Is this Washington's year?
It might be. My belief: Robert Griffin III will return to football at an almost normal level. I don't think we'll see much of a difference at all.
If that does happen Washington is primed to make a surprise run similar to what Seattle did. The NFC East isn't dominant. Washington's defense could be better than people think and maybe keep them close in games against potential playoff foes like Green Bay or San Francisco.
Yes, it could happen. This could be Washington's year.
Washington had no salary cap room this offseason and didn't sign one truly big free agent. Not one. But the Redskins did something else perhaps more important. They kept almost all of their own players from leaving for other teams.
This is a monumental thing because what has mostly changed within this organization from past years under owner Dan Snyder is that the team is drafting and collecting top talent once again. The raw talent on this team is becoming on par with other top organizations. Washington no longer drafts stupidly or chases 65-year-old free agents.
Washington didn't have a first-round pick in this past draft, but some of their choices could still have a significant impact on the season. Second-rounder David Amerson is 6-1, 205 pounds and runs a 4.3 40. He likely won't crack the starting lineup early, but there's a solid chance he will see significant playing time.
The team will be helped even more with its third-round pick, tight end Jordan Reed. Reed is one of these new types of players at the position -- speedy with the athleticism of a wideout.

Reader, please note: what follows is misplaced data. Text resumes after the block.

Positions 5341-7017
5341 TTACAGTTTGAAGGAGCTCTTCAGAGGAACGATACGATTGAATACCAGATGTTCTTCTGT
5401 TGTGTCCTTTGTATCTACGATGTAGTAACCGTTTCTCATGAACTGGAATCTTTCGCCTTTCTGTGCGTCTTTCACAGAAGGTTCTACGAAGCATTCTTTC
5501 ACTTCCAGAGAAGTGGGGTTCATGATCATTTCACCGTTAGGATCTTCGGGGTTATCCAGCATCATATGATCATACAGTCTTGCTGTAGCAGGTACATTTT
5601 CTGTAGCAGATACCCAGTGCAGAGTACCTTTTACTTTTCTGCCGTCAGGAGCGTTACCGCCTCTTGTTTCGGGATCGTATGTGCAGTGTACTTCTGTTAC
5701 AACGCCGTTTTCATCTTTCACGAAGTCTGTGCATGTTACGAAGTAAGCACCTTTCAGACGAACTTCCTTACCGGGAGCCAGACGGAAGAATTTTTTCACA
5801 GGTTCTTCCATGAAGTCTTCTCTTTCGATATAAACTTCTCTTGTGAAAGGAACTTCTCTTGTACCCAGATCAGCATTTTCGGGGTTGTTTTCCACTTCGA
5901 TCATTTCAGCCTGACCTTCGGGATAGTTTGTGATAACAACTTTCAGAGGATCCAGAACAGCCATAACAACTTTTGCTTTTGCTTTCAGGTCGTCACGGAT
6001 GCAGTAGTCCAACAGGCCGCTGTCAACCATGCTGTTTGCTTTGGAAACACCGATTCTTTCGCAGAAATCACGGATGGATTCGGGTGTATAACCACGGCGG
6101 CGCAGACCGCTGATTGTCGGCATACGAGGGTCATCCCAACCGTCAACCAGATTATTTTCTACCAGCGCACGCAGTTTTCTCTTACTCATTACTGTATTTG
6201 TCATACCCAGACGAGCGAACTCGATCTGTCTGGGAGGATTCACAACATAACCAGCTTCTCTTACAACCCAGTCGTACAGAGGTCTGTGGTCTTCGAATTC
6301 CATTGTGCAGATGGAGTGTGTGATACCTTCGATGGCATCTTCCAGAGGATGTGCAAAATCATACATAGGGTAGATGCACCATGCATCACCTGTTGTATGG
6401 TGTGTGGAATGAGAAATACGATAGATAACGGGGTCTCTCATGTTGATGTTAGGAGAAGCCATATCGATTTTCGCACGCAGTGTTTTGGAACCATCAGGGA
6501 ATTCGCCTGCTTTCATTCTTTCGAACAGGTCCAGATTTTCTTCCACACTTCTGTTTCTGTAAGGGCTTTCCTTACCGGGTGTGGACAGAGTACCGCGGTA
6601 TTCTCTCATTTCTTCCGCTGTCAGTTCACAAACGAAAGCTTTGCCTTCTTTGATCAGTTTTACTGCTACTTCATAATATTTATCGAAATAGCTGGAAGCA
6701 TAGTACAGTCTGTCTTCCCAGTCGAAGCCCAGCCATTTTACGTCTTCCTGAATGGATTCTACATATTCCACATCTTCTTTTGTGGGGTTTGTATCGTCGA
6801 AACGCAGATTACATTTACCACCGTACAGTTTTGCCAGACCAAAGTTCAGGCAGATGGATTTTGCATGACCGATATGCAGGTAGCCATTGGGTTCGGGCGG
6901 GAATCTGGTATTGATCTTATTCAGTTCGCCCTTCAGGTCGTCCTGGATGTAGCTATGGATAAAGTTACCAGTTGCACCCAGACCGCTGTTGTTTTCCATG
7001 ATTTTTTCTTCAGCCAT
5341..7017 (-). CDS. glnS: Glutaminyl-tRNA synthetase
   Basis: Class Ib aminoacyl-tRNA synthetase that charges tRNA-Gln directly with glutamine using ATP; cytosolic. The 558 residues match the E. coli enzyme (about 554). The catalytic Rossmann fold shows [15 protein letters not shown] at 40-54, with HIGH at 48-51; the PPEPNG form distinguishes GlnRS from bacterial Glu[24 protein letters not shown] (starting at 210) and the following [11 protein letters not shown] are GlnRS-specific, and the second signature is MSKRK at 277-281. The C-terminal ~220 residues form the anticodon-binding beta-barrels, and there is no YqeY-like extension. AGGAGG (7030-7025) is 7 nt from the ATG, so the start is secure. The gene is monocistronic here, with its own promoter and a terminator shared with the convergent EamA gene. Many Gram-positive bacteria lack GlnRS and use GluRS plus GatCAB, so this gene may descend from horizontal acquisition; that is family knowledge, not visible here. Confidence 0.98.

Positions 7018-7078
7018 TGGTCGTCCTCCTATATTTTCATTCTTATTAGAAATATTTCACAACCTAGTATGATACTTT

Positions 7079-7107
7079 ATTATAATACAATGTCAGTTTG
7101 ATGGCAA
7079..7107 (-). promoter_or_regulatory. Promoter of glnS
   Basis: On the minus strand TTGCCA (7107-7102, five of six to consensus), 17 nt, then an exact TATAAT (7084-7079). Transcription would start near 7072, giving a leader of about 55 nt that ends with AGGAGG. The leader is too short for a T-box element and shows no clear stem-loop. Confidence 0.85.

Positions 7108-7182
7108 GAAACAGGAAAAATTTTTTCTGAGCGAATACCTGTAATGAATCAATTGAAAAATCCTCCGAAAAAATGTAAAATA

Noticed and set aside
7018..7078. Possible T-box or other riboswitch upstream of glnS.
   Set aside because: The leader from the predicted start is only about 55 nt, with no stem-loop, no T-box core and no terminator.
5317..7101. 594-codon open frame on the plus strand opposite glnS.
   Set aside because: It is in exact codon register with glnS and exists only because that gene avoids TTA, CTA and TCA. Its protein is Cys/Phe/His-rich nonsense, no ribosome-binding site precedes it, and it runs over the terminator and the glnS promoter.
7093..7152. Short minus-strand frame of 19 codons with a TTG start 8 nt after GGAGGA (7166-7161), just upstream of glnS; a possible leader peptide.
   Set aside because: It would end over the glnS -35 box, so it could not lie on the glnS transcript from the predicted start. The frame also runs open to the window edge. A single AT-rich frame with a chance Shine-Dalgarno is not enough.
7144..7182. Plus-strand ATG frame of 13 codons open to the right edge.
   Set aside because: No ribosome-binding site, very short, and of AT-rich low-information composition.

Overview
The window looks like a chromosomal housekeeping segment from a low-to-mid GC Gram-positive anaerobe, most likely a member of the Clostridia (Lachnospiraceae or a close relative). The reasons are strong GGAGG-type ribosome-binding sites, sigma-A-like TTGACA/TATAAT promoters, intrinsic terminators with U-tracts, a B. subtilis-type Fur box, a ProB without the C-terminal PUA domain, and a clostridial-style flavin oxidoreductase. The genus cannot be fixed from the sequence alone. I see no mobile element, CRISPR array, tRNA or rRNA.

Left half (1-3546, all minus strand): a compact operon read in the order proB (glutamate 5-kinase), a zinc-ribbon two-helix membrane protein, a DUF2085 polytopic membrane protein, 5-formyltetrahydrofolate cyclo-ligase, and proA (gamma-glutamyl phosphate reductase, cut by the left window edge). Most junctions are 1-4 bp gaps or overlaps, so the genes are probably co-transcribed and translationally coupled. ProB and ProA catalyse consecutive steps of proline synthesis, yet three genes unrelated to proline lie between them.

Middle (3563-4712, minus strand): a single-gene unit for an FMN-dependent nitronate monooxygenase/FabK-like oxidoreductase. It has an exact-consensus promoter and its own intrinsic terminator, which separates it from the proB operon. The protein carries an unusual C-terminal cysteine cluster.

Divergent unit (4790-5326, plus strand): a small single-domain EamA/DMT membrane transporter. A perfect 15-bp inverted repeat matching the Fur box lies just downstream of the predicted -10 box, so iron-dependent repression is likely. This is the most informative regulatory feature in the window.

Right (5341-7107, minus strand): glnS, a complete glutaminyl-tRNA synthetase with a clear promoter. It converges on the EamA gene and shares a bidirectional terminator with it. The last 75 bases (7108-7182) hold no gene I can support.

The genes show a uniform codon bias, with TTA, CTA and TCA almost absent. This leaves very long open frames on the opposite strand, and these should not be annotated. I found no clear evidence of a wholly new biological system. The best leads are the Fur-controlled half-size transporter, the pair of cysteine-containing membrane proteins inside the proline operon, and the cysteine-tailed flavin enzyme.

Washington can pair Reed with Fred Davis and give teams matchup nightmares. If Washington does what a handful of others teams do and sometimes use two tights and two backs, well, that could pose a highly formidable offense.
This is one of the few teams in football where the key positions are set. There won't be great many battles. It's one of the things that makes this team so formidable this season. They can spend camp fine-tuning instead of working in wholesale changes.
The change in offense will come with Robert Griffin III. By all indications, not only is his knee healing well, it's also healing quickly. If he won't be at 100 percent by the start of the season, he will be damn close.
What the Washington coaches will do is not change how Griffin plays but slightly alter it. He'll pass more and that part of his game is sometimes forgotten. Griffin is an excellent passer because he can be highly accurate.
The coaches want Griffin to be more like Aaron Rodgers. Use that athletic ability to shift in the pocket.
Don't misunderstand. There will still be lots of read-option. They will use it more to fool opponents and then throw deep downfield than run it and cross their fingers, hoping he doesn't get hurt again.
No key veterans are in jeopardy or on the bubble, but there is one to watch and that's linebacker London Fletcher. This is just an appreciation of the fact he's spent 16 years in the NFL at a horribly violent position. This will probably be his last year.
Unheard-of-guy to watch
Defensive back E.J. Biggers, a seventh round pick in Tampa who signed with Washington as a free agent, could provide some critical depth for the team.
The secondary. It's shaky, to say the least. What the team wants to see is more steady production from DeAngelo Hall. He's the key. If he can make extra plays from the slot, the secondary could improve dramatically.
Something to prove
Griffin wants to prove that he can be as good as he was last season. He knows there is doubt. He has expressed to teammates, I'm told, that he wants to be another example of how a player can come back and be the same after knee surgery. He wants to be, he has said privately, another Adrian Peterson. Can he do it?
Yeah, he can do it.